SPOKANE — A Lakewood school official accused of vandalizing the posh Davenport Hotel during an education conference in Spokane blames a negative reaction to a prescription sleeping pill for his behavior.
Spokane Deputy Prosecuting Attorney Shane Smith told The Spokesman-Review that James N. Paxinos will enter a diversion program that requires he complete 50 hours of community service and pay $1,200.
The assistant superintendent from the Clover Park School District is accused of climbing through the ceiling panel of a restroom the night of June 25 to reach the roof of the hotel, where he threw rolls of roofing material, jugs of cleaning fluid and food to the street below.
His lawyer, Steve Graham, said Paxinos had an adverse reaction to the sleeping pill Ambien.
Paxinos, 43, was staying at the Davenport while attending a superintendents and principals conference.
A security guard working the night of June 25 noticed a gallon jug of cleaner falling from the hotel’s roof to the ground, according to an arrest affidavit.
The guard watched security footage and saw Paxinos entering and leaving the building multiple times. He also found damage in offices in the building’s top floor, according to the affidavit. The guard was able to search Paxinos’ key card records and identify him.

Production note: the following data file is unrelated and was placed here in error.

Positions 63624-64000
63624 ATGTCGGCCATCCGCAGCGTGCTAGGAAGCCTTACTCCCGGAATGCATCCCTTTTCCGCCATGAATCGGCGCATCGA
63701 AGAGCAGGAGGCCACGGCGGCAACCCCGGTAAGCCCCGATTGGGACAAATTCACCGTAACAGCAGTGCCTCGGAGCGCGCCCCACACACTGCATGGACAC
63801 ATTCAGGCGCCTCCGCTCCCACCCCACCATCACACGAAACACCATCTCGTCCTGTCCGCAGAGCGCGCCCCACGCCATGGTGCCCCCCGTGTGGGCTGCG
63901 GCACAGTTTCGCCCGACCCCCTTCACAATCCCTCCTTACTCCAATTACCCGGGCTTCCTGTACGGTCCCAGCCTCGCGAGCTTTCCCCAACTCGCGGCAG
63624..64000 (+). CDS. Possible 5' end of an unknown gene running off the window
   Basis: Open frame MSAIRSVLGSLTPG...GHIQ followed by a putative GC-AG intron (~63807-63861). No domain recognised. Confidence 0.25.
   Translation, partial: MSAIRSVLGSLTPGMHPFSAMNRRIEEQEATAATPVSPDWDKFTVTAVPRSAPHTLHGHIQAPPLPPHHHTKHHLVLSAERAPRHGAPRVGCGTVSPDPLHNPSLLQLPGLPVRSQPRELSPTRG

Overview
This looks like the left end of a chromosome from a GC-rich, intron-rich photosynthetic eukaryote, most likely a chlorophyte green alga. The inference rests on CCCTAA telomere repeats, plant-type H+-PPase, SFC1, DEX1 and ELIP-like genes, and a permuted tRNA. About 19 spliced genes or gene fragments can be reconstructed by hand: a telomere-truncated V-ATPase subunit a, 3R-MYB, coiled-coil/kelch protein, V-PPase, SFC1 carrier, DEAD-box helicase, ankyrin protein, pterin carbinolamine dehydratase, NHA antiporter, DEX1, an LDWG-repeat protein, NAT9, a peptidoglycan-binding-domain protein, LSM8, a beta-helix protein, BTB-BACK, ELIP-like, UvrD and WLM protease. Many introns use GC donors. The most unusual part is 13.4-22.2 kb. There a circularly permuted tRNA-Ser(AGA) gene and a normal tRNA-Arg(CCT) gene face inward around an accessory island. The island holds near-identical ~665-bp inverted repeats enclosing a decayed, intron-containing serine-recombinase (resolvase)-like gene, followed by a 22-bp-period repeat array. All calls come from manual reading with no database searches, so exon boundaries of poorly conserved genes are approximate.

Police contacted Paxinos, who told them he was “very intoxicated” and unable to remember much of what he had done.
That was the first time Paxinos took the medicine, Graham said, adding that Paxinos also had at least one drink that night.
Paxinos told police he remembered accessing the roof, though he knew he wasn’t supposed to. He acknowledged throwing two jugs of cleaner, rolls of roofing material and food from the roof, according to court documents.
Paxinos told police he also climbed through a ceiling panel in the men’s bathroom on the top floor then fell through the ceiling in another office.
Graham said Paxinos was in a confused state when he burglarized the rooms, adding he has represented dozens of clients who report similar reactions to Ambien.
“It’s something we see more and more of,” Graham said about Paxinos’ reaction to the medication. “It’s just kind of unpredictable, unexplainable behavior.”
Smith said Paxinos will enroll in the diversion program, which monitors low-risk offenders without formal prosecution. Smith said Paxinos has no criminal history, so the program provides him the opportunity to clean his record.
Paxinos is currently on paid administrative leave until the school district completes its investigation, Graham said.